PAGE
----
I think it’s pretty fair to say that I wasn’t expecting a support act quite like Daniel Higgs. Having read up since, he’s an ex-member of an influential folk act called Lungfish, and looked initially like he may be as old as the total age of the members of Neurosis, and looking a little like Santa Claus on his day off. Rather marvellously described by Dischord Records as an “Interdimensional Song-Seamstress and Corpse-Dancer of the Mystic Crags”, this is space age (or space cadet) folk music, not exactly of this world and not, perhaps, what the crowd wanted in some cases. If you put the time in, his sparse, acoustic songs were actually intriguing, and his between-song banter hilarious. His set was also notable for running ten minutes over time, and the first time I’ve ever seen a member of the headline band come onstage and tap someone on the shoulder to remind them that it’s time to finish! The closing cover of Somewhere Over The Rainbow was mightily odd, too…
So what of Neurosis, then? Their first appearance in London in a few years, and my first time seeing them live, having somehow passed up a number of opportunities in the past to see them (including their show with Jarboe a good few years back. Yes, I’ve been kicking myself for not getting a ticket for that).
As they came onstage, it was clear that this was a serious show. No pleasantries – indeed not a single word uttered from the band all night, not that I expected any – just getting down to business straight away. And this was done slowly, in the long, drawn out intro to At The End Of The Road, that consists of little more than ambient drones, one repeated guitar refrain, and a slow, heavy drum rhythm as a doomy portent of what was to come…before the song exploded into life without warning, twin vocalists/guitarists Steve Von Till and Scott Kelly seemingly locked in eternal battle with their guitars as they delivered riff after punishing riff, as the huge screen behind them showed equally dark, oppressive imagery.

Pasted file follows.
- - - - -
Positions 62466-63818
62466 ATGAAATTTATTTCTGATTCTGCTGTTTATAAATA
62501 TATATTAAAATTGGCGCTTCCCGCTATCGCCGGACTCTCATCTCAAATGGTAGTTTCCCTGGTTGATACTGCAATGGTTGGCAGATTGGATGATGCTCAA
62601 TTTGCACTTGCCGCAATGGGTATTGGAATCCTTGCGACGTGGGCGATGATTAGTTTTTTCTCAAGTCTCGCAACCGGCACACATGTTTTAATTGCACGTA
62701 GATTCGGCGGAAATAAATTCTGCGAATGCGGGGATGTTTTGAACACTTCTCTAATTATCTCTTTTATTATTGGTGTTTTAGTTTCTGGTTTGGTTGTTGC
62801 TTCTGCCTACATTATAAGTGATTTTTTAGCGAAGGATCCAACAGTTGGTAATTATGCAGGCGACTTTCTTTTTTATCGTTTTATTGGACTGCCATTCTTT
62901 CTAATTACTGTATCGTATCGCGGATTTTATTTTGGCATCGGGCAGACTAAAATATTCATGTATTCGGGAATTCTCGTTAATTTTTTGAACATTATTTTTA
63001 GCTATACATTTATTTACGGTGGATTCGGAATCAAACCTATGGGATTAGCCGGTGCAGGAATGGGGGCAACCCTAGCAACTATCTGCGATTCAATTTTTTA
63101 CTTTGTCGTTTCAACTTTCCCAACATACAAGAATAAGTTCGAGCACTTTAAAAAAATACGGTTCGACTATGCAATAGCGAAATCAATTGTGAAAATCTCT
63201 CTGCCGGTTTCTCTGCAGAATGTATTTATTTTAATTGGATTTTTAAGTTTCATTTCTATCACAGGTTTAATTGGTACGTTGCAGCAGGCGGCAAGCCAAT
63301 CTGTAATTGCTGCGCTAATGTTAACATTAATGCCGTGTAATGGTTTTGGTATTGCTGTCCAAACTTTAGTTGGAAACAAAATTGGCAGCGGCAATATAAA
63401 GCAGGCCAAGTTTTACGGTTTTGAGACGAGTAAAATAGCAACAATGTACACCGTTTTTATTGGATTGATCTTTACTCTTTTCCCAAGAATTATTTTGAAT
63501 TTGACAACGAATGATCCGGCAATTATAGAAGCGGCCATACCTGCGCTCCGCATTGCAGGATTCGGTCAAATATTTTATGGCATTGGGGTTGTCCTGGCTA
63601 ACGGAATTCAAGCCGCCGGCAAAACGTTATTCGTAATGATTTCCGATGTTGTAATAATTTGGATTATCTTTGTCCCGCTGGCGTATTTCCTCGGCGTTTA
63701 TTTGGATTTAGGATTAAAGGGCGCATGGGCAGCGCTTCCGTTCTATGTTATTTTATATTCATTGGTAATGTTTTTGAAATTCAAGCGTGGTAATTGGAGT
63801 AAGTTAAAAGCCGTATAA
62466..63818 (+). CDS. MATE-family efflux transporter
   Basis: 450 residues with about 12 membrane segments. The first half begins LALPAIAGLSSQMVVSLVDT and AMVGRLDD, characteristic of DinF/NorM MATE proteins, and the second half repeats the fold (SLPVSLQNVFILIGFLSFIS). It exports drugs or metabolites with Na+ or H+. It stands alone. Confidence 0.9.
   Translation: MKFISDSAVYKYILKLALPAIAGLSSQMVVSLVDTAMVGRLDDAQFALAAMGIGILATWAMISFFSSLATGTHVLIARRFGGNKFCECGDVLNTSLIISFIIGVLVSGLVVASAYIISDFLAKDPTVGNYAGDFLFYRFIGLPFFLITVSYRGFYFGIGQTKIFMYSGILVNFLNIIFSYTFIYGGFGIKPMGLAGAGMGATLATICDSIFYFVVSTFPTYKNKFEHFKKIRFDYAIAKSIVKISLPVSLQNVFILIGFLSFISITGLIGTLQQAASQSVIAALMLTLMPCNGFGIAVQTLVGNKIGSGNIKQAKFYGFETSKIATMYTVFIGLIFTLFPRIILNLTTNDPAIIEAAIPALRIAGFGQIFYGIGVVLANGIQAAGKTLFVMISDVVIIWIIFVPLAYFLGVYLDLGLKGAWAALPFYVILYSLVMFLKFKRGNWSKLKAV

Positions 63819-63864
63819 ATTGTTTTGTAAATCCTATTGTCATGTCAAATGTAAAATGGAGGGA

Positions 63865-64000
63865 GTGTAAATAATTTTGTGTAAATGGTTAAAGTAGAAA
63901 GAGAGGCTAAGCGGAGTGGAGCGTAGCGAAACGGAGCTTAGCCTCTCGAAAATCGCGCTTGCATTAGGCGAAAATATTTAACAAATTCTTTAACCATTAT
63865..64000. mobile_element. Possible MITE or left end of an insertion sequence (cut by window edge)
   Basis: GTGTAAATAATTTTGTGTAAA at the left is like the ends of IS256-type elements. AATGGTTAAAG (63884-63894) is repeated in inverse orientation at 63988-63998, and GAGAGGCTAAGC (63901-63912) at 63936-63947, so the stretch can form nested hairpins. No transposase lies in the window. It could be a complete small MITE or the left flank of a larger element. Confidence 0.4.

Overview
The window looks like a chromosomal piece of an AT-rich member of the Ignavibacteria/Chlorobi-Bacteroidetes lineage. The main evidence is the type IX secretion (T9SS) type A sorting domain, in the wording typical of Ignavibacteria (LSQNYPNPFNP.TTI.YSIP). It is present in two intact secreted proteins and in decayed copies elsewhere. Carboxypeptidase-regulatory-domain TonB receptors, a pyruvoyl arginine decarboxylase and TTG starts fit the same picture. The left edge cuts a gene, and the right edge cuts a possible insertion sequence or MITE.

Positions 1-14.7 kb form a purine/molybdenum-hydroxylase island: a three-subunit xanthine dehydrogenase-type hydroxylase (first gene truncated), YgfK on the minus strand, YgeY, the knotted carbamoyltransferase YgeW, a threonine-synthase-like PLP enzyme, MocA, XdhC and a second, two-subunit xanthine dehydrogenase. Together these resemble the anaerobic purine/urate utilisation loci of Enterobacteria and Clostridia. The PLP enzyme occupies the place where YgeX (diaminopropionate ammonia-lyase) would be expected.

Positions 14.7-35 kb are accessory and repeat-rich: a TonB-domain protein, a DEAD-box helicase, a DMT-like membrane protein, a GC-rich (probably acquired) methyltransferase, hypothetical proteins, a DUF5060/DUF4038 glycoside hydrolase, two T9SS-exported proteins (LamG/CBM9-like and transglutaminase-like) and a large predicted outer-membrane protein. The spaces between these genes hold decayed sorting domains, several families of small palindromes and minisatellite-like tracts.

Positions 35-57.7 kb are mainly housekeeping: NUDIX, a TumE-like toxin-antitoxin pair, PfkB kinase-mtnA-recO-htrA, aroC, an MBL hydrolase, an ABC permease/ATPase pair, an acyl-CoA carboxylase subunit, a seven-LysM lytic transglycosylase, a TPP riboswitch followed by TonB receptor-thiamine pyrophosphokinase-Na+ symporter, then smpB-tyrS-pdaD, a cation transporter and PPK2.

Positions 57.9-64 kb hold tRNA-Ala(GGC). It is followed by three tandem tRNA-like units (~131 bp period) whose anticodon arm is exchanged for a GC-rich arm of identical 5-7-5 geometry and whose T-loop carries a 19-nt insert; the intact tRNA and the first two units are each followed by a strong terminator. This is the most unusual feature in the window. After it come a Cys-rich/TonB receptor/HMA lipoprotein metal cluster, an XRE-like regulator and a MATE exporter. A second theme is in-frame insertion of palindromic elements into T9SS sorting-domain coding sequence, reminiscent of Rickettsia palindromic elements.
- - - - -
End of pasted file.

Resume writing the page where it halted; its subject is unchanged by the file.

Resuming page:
At The End of the Road
Given To The Rising
Water Is Not Enough
Distil (Watching The Swarm)
Stones From The Sky
Through Silver In Blood
Things took a while to get going – with songs lasting ten minutes or more in most cases, this is hardly surprising – but once they did…oh my. They were like some heavy, powerful train that simply needs to build up a head of steam, each song all the more powerful than the last. And that momentum was keenly aided by keyboardist Noah Landis, clearly a vital element of the band, offering sonic assistance on every song, accentuating the low-end, adding atmosphere, and also providing linkages between each song that resulted in barely a single moment of silence through the whole gig.
Amidst some mightily unexpected old stuff, what appeared to be a couple of new tracks, and about half of the last album Given To The Rising, there were perhaps some predictable highlights. All of the early momentum appeared to be geared towards building up enough fury and rage to unleash an absolutely titanic Locust Star, but while most bands would save such an outburst – and let’s be honest, it’s one of their most-loved and best songs – for the close, this was only halfway. Incredibly, things got better after this.
How? The gig climaxed with the funeral tolls heralding the apocalyptic, doomy blues-metal of Stones From The Sky (the roar from the crowd as the bells tolled suggested I wasn’t the only one overjoyed to hear this), and just as I thought it couldn’t possibly get any better than that, the set finale was a lengthy, jaw-dropping run-through of the tribal fury of Through Silver In Blood, Opening with Jason Roeder and Steve Von Till absolutely pounding out a monstrous tribal rhythm, it closed with those two and Scott Kelly playing out the same rhythm with an urgency normally unheard in Neurosis songs. Silence finally descended before the applause kicked in at the end – a short, stunned silence from the crowd. It really was that good.
This was a true live experience. Immersing oneself in the mighty rhythms, the imagery, and the atmosphere, when I returned to reality after an hour and three-quarters it was with reluctance. Needless to say, it was worth the extra few year’s wait.